A new unit was formed in 1946 the Special Forces Regiment (Depot/Korps/Regiment Speciale Troepen KNIL).

Speciale Troepen badge in metal and bullion

In 1947 also a Para-Commando Company was formed (1st Para Company / I Para) which was not part of the Speciale Troepen unit that consisted of non airborne trained Commando’s at that moment.

The para’s were trained by the SOP – School Opleiding Parachutisten – Airborne School for the jump qualification but also the commando training as the para’s were double qualified.

SOP instructors – Museum Bronbeek, inventarisnummer: 2007/06/04-3/1

At the height of the unit it would consist of some 250 men including the staff of the Airborne School (SOP).

Badge used by the Para School (SOP), worn by staff and trainees alike.

In 1948 the Commando’s also would form a Para-Commando Company (2nd Para Company / Para Cie KST) which would consist of around 150 men.

For the large scale Airborne action called “Operation Crow” (december 1948) these two units would be combined in the Para Battle Group (Para Gevechtsgroep). The total group would consist of some 400 men with Airborne qualifications including the SOP staff that would also participate in the action. These forces received both Commando and Airborne training.

Captain Eekhout, commander of the Para Battle Group (photo NIMH)

Although the unit was KNIL it was open to volunteers meeting the criteria including regular draftees of the Expeditionary Forces. For the unity of uniform KNIL ranks would be used for all.

Red and Green Berets in one unit!

The red beret with the wing was the sign of completion of all Para-Commando (airborne) training and handed out at the end of the course. It was a symbol of achievement that was worn proudly! The “topi merah”.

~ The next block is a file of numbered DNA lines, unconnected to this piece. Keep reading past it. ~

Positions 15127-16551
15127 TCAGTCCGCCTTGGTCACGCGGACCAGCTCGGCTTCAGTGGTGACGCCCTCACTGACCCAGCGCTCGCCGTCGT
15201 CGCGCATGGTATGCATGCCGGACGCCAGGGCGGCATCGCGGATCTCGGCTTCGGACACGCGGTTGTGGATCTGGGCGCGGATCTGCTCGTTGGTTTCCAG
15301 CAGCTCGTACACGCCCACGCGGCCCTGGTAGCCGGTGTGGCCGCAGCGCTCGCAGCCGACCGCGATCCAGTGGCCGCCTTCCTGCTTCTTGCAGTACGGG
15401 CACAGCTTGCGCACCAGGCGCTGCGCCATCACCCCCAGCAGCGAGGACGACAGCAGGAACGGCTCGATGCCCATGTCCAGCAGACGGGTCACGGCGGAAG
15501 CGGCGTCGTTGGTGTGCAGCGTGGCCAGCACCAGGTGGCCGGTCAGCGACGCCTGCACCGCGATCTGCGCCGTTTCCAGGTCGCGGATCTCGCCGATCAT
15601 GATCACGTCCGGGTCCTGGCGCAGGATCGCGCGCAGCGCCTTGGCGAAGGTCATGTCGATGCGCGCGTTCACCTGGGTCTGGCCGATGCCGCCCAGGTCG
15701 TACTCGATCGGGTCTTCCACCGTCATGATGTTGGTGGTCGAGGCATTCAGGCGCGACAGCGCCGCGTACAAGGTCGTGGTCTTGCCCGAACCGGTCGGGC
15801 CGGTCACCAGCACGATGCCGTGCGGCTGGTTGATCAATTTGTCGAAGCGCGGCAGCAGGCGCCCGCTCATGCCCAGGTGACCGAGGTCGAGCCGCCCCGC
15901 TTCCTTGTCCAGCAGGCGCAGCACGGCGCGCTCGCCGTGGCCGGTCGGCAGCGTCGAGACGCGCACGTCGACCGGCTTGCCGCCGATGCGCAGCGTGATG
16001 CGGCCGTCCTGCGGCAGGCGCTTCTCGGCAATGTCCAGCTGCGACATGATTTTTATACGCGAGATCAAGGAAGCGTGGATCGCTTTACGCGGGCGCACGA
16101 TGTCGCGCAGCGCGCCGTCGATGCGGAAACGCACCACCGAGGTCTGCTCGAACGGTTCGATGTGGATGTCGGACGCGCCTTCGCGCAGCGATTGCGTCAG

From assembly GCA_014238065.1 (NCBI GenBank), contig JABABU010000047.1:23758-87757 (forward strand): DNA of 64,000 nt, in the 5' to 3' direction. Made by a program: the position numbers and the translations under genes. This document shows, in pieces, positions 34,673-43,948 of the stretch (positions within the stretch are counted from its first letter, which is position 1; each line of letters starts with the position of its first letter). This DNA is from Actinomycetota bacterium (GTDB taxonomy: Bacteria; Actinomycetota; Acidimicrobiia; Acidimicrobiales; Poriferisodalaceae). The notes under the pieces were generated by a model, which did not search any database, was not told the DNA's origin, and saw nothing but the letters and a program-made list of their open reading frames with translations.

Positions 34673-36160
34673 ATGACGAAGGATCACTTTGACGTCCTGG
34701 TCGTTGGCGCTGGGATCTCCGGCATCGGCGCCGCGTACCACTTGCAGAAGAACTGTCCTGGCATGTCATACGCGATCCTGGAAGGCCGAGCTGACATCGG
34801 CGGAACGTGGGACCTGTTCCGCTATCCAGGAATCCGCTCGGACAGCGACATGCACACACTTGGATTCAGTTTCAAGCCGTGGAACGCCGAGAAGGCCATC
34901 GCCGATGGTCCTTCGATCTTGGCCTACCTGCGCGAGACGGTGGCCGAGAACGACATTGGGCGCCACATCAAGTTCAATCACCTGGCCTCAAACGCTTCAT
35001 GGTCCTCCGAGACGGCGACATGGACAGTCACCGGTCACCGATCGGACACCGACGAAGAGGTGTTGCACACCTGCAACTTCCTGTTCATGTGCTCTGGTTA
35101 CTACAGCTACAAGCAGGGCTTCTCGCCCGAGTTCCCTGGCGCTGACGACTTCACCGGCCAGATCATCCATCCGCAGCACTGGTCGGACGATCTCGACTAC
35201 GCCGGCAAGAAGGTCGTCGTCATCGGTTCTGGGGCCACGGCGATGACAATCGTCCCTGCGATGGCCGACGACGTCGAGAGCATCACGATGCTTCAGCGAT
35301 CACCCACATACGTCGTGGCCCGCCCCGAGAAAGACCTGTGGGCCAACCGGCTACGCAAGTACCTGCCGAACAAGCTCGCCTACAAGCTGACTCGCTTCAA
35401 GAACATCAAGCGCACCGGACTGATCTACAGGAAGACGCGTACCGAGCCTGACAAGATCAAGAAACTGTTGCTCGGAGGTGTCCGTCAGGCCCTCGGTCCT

This is an example of the 3 piece baret from the Lt. Castelein estate that seems to be unworn. The fit of the 3 piece barets was less than that of the later 1 piece versions that therefore were more populair when they became available.

The 1st Para Company formed in 1947 would wear the red beret. The commando’s would wear a green beret. When the commando’s started their para training in 1948 they would wear the green beret with the para wing on it after completion of the course. Later as the Para Battle Group all would wear red berets, again for unity of dress.

History of the wings

The qualification wing would be loosely based on the British (Indian) version that was used already by several members of the staff. Like most badges both cloth and metal versions would be used.

Two examples of the Airborne qualification wing

The beretwing was designed only in 1946 by sergeant Kampschuur of the Airborne School together with the badge for that school in an assignment by captain Sisselaar commander of the school. It was designed in the style of the pre war aviation qualification badges. A small batch of the wings was produced in bronze (as this was the colour in use for the aviation wings of the KNIL at that time) in 1946. The wing was designed as a qualification wing. Due to unknown reasons the batch was forgotten and in the meantime the regular (British style) qualification wing had already come into regular use.

With the introduction of the red beret there was a wish for a specific para badge to be worn on this beret in place of the regular Dutch lion that was used previously. The old batch of “qualification” wings was used for this. The first groups would get the bronze wings. Later production was done with the same mold/dye but mainly in brass and a small quantity in silver.

Bronze
Brass
Silver